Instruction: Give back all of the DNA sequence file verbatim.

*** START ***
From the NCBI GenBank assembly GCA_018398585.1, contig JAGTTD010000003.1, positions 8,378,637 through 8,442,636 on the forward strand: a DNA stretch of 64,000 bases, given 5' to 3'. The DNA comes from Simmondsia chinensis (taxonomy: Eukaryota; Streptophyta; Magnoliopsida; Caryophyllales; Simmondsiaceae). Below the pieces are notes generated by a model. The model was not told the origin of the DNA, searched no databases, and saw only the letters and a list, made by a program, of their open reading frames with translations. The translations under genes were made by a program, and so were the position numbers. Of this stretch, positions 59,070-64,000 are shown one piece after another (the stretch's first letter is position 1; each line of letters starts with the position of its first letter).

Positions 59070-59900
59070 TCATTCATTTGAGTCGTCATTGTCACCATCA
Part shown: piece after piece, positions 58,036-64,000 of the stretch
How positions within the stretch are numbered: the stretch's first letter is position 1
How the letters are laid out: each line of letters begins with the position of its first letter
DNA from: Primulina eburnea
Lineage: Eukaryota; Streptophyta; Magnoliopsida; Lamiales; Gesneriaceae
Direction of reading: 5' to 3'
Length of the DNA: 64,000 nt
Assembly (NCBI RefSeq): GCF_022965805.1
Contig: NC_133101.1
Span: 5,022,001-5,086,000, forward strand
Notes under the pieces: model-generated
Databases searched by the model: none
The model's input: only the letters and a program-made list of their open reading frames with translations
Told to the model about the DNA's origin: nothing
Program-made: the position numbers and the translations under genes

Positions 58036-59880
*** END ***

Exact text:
From the NCBI GenBank assembly GCA_018398585.1, contig JAGTTD010000003.1, positions 8,378,637 through 8,442,636 on the forward strand: a DNA stretch of 64,000 bases, given 5' to 3'. The DNA comes from Simmondsia chinensis (taxonomy: Eukaryota; Streptophyta; Magnoliopsida; Caryophyllales; Simmondsiaceae). Below the pieces are notes generated by a model. The model was not told the origin of the DNA, searched no databases, and saw only the letters and a list, made by a program, of their open reading frames with translations. The translations under genes were made by a program, and so were the position numbers. Of this stretch, positions 59,070-64,000 are shown one piece after another (the stretch's first letter is position 1; each line of letters starts with the position of its first letter).

Positions 59070-59900
59070 TCATTCATTTGAGTCGTCATTGTCACCATCA
Part shown: piece after piece, positions 58,036-64,000 of the stretch
How positions within the stretch are numbered: the stretch's first letter is position 1
How the letters are laid out: each line of letters begins with the position of its first letter
DNA from: Primulina eburnea
Lineage: Eukaryota; Streptophyta; Magnoliopsida; Lamiales; Gesneriaceae
Direction of reading: 5' to 3'
Length of the DNA: 64,000 nt
Assembly (NCBI RefSeq): GCF_022965805.1
Contig: NC_133101.1
Span: 5,022,001-5,086,000, forward strand
Notes under the pieces: model-generated
Databases searched by the model: none
The model's input: only the letters and a program-made list of their open reading frames with translations
Told to the model about the DNA's origin: nothing
Program-made: the position numbers and the translations under genes

Positions 58036-59880